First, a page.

11.1 Hypothesis Testing
•
In hypothesis testing, there is a preconceived idea about the value of the
population parameter.
For example, the dean of a business school claims
that the average weekly salary of his graduates is $800.
Based on the
evidence we saw, we suspect that the actual mean is lower than that.
•
Thus, there are two theories or hypotheses involved in a statistical study:
The first is what we assume to be true until we prove otherwise, called
the null hypothesis
, μ = 800, denoted
H
0
.
•
The second is the research or alternative
hypothesis
, μ < 800, denoted
H
a
.
•
The alternative hypothesis is what we are trying to prove is true.
•
Next, we present our evidence.
This is called the test statistic
.
This is
our ‘evidence’ to see if we can back up our alternative hypothesis.
That
is what the sample statistic does.
•
Then we set up a rejection region
.
The rejection region helps us make
our final decision, so that everyone comes to the same decision.
•
The final decision is our conclusion
.
In hypothesis testing, there are
only two possible conclusions we can make:
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We can reject the null hypothesis in favor of the alternative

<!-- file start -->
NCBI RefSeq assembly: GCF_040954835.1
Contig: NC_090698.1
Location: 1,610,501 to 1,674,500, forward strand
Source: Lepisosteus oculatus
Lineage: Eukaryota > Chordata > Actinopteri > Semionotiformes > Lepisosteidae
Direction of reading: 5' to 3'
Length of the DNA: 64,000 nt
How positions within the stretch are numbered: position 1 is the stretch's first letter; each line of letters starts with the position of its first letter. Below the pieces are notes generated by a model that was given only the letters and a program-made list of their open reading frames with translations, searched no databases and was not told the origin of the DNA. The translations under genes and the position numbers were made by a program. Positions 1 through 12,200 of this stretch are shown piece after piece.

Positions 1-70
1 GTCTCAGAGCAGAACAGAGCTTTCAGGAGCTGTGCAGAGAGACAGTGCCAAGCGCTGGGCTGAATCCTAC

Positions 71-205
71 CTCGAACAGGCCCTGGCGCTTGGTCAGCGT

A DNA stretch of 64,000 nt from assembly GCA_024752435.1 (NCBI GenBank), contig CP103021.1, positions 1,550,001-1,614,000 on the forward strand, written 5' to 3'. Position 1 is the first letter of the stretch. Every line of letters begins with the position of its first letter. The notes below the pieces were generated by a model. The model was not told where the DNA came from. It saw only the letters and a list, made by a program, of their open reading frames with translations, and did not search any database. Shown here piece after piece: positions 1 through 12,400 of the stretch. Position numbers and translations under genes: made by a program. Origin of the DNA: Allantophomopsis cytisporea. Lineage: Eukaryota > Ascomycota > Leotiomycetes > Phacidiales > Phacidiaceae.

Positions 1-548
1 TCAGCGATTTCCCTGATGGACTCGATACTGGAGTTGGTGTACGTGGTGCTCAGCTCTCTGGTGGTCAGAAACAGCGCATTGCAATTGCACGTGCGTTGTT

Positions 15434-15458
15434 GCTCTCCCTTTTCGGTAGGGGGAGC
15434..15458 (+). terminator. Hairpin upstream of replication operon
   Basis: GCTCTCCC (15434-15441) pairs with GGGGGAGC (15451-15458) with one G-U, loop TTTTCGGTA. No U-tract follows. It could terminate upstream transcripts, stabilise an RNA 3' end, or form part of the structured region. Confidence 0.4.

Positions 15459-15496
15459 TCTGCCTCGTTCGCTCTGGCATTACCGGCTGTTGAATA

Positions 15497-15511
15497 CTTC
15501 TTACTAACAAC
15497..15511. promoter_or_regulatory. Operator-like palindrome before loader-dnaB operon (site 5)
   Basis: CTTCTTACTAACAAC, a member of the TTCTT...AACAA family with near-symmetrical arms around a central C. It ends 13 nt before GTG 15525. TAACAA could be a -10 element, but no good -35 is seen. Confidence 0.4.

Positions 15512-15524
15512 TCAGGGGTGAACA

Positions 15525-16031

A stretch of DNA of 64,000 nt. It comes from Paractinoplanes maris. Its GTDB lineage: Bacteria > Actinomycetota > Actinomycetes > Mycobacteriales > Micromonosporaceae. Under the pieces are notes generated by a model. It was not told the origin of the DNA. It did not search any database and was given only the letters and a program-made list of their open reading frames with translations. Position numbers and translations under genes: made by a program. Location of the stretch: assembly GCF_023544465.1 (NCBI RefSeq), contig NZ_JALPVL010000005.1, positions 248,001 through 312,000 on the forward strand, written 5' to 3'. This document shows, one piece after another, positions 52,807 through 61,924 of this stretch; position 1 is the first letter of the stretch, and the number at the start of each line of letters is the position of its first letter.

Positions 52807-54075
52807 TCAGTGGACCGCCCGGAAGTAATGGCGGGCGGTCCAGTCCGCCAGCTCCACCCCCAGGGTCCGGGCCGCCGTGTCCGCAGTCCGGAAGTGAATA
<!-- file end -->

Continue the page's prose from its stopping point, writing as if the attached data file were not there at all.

hypothesis.
This is equivalent to the jury coming to the conclusion that
the defendant is guilty.
Or,
we can fail to reject the null hypothesis.
This means we don’t
have enough evidence to reject the null hypothesis and we don’t have
enough evidence to accept the alternative hypothesis.
The jury did not
have enough evidence to convict.
We
never
accept the null hypothesis!
That would be the equivalent to the prosecutor saying the defendant is
innocent.
If the prosecutor thought the defendant was innocent, he
wouldn’t be prosecuting him!
He just didn’t have enough evidence to
prove the guy was guilty.
•
There are two possible errors that can be made here:
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 Spring '08
 CathyDavis
 Statistics, Null hypothesis, Statistical hypothesis testing, Type I and type II errors, prosecutor

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